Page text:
This month, we spoke to Kate Griffiths, winner of the Kent County HFT (Hunter Field Target) Pistol Championship and the SEAC (South East Airgun Club) HFT Pistol Championship. Kate told us about her shooting career so far, her love of Umarex and Steyr airguns, and her hopes of competing in the 2020 Olympics in Tokyo.
When did you start shooting? Were you very young?
No, I’ve only been shooting seriously, as a sport, for a few years. I’d handled guns before, of course, during my army training, but it wasn’t something I had a great interest in. And then I started watching the shooting events at the 2012 London Olympics – and I got hooked. I actually got the opportunity to go to the Royal Artillery Barracks in Woolwich, where the shooting events were held, and I really felt the urge to have a go. So I joined my local gun club and found I was pretty good at it!
In 2014 I took part in a talent-spotting event – Target Tokyo, they called it – in Bisley, organized by British Shooting, which is an umbrella organization for the five national governing bodies for shooting in the UK, and I was picked out as a potential Olympic contender.
Tell us a bit about your army career.
I served in the 2nd Royal Tank Regiment as musician and medic.
Musician! What do you play?
Cornet and trumpet. I’m very fond of Big Band music, and I’ve played in a couple of Big Band orchestras. It’s traditional, in the army, for musicians to receive medical training, because, historically, the band was always there on the front line, leading the way into battle. It was the bandsmen’s job – those who survived – to tend to the wounded. Although this combined role doesn’t apply nowadays, it’s just a tradition that’s stuck. I was in service during the Gulf War in 1990 to 1991. I saw some terrible things. I was only nineteen.
What shooting disciplines do you enjoy the most?
There’s a relatively new shooting discipline called Iron Plate Action Shooting (IPAS), designed specifically for multi-shot CO2 cartridge pistols. I’ve had a lot of fun with that. The objective is to hit all five metal targets in as short a time as possible. You start in the ‘surrender’ position – hands raised, either side of your head. The official asks if you’re ready, and then says, “Stand by,” and when the starter signal sounds, you draw your gun and fire until you’ve hit all five targets (or until you’ve run out of pellets!). You do the course of fire five times, and the fastest four times count towards your score. This is normally done 10 times in a match.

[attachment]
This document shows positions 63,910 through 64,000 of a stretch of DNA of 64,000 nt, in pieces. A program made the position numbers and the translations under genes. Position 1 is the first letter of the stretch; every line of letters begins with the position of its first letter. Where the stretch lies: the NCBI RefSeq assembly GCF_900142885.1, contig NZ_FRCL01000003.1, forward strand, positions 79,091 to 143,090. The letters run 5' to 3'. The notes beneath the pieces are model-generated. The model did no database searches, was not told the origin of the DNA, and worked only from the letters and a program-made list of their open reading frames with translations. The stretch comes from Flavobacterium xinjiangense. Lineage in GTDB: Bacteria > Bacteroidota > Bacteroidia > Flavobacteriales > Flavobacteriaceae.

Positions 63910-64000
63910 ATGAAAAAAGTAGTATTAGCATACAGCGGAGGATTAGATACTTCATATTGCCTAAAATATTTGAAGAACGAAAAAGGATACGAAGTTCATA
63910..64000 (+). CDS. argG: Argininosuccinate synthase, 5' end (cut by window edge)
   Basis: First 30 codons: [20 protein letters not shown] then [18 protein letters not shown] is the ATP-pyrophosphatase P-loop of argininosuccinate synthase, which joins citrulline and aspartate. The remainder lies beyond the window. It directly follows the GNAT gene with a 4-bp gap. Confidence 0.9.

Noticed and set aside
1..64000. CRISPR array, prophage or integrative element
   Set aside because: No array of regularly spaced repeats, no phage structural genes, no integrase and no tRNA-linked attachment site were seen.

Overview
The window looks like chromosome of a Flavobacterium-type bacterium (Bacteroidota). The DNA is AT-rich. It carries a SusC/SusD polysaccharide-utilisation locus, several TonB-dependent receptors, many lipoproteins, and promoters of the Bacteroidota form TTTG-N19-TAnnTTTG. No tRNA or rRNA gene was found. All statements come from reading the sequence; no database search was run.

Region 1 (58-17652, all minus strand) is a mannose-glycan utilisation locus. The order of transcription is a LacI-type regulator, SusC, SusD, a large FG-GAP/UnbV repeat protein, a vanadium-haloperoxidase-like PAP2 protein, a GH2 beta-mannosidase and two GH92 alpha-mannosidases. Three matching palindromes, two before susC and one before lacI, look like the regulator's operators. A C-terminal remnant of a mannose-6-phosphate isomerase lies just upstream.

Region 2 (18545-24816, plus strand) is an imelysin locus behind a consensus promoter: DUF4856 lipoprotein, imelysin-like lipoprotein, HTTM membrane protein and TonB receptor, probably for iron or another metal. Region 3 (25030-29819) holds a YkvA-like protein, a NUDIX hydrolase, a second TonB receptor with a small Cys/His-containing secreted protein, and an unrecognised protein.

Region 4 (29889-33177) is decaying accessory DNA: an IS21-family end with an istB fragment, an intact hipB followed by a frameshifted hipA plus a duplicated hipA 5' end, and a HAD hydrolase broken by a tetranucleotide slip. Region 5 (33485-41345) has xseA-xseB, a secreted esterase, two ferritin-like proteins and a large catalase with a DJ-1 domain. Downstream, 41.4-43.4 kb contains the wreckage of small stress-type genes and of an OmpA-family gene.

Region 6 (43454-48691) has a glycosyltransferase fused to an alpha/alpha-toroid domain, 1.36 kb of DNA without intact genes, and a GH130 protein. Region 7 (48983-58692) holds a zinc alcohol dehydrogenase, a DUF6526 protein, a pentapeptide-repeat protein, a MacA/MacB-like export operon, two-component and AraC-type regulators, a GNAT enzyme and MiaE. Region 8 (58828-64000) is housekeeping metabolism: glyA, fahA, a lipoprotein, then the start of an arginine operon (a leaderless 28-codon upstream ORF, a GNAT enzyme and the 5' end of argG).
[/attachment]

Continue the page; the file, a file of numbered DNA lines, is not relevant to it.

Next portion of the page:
And what’s your choice of gun for IPAS?
I use a .177 Umarex Colt M1911 airsoft semi automatic pistol with a circular eight-shot magazine. This is a superb reproduction from the German manufacturer, Umarex. In fact, the original model is a real classic – it’s still in production today.
What event are you hoping to compete in, in the 2020 Olympics in Tokyo?
The 10 metre Pistol Target Shooting – an event for single-shot air pistols. You shoot a set number of pellets at a standard target, from a distance of 10 metres. Each shot must be taken within 75 seconds. The scoring is a standard 10 points for the bull, down to one point for the outermost ring. Training for 10-metre competition is basically putting lead down range and working on technique. I do an actual Olympic match – i.e. shoot 40 pellets in one hour.
What gun do you use for this event?
I have a new gun – a Steyr LP 10E air pistol. It’s made by an Austrian manufacturer, and it has a great track record. It was used to win all the gold medals in the 2004 Olympics, the 2008 Olympics, and the 2012 Olympics, as well as the ISSF World Shooting Championships in 2006 and 2010.
British firearm laws are pretty tight. Is that a problem in competition shooting?
Yes, it can be. There was an incident during the 2014 Commonwealth Games in Glasgow. Rachel Carrie, a British shooter who was taking part in the competition, arrived late at night at a hotel in Dundee for an event the next day, and the hotel staff called the police because she had her shotgun with her. Rachel produced her shotgun licence and explained that she was a competitor in the Games, but she was questioned for hours, and her gun was kept at the local police station overnight. She didn’t get a lot of sleep that night.
You’ve been very active in the campaign against transgender discrimination in sport. How have the regulations affected you?
Until 1996, shooting was a mixed sport. But the 2004 ruling – which is actually documented as ‘recommendations’ – puts a blanket ban on transgender participants until two years after genital surgery. Another condition is that enough hormonal therapy has been received to ‘minimise gender-related advantages in sport competitions’. Well, it was only twenty years ago that there was considered to be no gender-related advantage in shooting. Very importantly, the final recommendation is that there will be a ‘confidential case-by-case evaluation’.
I’ve been working with British Shooting on the development of their policy regarding transgender shooters competing in the UK. I’m now turning my attention to the ISSF (International Shooting Sport Federation), in the hope that I can get them to modernise their transgender policy.
What’s the make-or-break factor when it comes to your chances of making the 2020 Olympic team?
Sponsorship. Training and competitions cost an awful lot: there’s range time, pellets, air or CO2 (for the pistol), travel, entry fees, accommodation … Corporate sponsorship isn’t easy to find for this sport, because many companies are reluctant to be associated with shooting. On my website there’s a sponsorship appeal, with a link for donations. I’m hoping that enough people and businesses will be behind me to help me achieve my dream.